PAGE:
Last week, the U.S. Department of Housing & Urban Development (HUD) issued a press release to announce it resolved a disability discrimination case in November 2018 filed against a New Jersey age 55 and over condominium association involving claims that the condo association violated the Fair Housing Act (FHA) by refusing to sell a couple a home because the couple intended to have their disabled adult daughter live with them.
As a part of the consent order concluding the case, the condo association agreed to play a $9,000 civil monetary penalty as well as adopt various anti-discrimination policies and take at least two hours of fair housing training.
While the HUD press release and consent order concerning this case do not provide many facts, it is likely the condo association felt stuck between two competing interests: its formation documents requiring that residents in the condominium be age 55 and over and the FHA, which requires reasonable accommodations when appropriate to individuals who are disabled. The lesson here is to speak with a lawyer like me when confronted with what are believed to be conflicting fair housing related laws so we can make the best decision and reduce the risk of a complaint such as was filed here.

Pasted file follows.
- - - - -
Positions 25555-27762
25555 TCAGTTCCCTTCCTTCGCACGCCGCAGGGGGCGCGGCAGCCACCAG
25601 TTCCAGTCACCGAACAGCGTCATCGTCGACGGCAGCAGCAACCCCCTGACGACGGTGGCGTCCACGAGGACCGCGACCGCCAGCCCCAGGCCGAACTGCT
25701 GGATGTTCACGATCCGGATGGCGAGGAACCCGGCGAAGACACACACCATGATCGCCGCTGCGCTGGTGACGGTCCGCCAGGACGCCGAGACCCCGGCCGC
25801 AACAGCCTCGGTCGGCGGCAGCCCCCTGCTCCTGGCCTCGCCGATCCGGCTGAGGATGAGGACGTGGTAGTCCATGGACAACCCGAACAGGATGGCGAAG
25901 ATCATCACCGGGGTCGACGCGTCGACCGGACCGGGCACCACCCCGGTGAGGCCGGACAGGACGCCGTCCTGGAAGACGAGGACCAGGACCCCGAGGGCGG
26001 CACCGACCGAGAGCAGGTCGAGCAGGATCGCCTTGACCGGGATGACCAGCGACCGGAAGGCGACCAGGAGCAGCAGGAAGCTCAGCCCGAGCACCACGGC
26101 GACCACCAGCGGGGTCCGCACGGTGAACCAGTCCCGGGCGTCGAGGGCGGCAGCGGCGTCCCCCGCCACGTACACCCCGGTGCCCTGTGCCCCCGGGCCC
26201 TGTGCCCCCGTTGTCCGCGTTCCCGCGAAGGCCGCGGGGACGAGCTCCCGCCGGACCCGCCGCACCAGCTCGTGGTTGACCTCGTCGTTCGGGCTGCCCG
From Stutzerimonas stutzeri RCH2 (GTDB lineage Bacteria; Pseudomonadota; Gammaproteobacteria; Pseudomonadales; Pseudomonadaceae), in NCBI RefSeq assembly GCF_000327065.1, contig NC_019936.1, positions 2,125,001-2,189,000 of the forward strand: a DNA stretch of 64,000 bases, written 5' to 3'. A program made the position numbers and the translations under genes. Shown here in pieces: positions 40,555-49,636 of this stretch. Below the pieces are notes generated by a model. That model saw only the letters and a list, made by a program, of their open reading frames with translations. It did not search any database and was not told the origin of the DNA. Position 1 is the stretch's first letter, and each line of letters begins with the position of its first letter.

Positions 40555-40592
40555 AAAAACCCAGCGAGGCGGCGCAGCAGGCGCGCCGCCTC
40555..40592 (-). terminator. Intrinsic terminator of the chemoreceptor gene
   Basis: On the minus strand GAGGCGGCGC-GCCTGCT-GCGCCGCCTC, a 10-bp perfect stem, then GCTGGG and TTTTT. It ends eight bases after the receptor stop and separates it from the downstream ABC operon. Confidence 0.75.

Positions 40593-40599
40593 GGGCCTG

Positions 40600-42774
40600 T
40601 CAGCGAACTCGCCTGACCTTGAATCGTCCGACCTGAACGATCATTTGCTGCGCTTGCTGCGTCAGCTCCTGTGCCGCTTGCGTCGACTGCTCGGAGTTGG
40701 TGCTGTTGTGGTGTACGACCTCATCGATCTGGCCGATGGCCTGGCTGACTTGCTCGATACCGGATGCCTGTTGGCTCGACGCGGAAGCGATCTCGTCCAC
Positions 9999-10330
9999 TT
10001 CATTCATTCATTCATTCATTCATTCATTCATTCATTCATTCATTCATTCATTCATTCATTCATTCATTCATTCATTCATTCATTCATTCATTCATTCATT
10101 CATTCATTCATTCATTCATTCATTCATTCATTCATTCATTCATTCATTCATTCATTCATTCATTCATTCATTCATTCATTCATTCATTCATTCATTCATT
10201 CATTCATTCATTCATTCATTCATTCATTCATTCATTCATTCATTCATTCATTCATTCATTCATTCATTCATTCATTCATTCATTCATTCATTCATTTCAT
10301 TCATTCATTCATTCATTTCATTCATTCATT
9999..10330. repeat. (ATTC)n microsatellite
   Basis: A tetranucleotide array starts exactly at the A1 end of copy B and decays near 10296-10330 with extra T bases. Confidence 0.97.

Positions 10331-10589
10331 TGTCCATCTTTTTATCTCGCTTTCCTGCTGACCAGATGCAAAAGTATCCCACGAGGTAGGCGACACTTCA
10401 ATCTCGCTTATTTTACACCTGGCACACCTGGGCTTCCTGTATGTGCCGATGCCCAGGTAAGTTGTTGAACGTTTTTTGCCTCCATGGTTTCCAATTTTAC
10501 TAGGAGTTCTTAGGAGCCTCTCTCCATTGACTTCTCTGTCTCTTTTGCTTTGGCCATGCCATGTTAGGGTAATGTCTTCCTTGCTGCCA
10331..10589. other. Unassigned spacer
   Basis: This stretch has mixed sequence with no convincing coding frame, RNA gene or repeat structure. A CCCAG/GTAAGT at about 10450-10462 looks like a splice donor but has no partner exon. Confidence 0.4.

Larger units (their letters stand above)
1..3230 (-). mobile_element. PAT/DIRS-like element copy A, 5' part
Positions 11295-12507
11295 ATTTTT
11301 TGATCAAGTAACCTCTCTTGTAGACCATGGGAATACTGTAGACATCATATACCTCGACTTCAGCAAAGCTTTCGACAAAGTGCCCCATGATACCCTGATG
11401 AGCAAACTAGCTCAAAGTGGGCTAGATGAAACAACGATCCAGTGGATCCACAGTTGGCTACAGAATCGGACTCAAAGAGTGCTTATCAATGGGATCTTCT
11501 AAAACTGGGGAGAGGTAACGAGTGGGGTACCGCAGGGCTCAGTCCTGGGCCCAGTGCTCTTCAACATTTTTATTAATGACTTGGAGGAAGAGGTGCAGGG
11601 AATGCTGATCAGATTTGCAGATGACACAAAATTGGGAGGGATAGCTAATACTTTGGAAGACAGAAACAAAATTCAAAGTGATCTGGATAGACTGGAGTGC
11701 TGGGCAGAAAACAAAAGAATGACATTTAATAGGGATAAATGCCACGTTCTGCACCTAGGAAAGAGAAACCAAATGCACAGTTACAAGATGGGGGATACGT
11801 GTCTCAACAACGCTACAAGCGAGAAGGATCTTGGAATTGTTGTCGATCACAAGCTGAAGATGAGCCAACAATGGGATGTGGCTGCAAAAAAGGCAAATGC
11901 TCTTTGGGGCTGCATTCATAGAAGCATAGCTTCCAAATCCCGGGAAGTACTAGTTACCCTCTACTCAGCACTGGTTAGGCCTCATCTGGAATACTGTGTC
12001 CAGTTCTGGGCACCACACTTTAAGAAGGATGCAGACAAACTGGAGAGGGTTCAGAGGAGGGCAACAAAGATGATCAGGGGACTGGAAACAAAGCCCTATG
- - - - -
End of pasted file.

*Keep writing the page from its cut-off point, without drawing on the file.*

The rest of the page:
Happy New Year to all (including my wife…let’s see if she actually reads this post). Your humble Fair Housing Defense blog editor will be back next week with my favorite annual post: The Top Ten Fair Housing Defense Blog posts of the preceding year.
Just A Thought.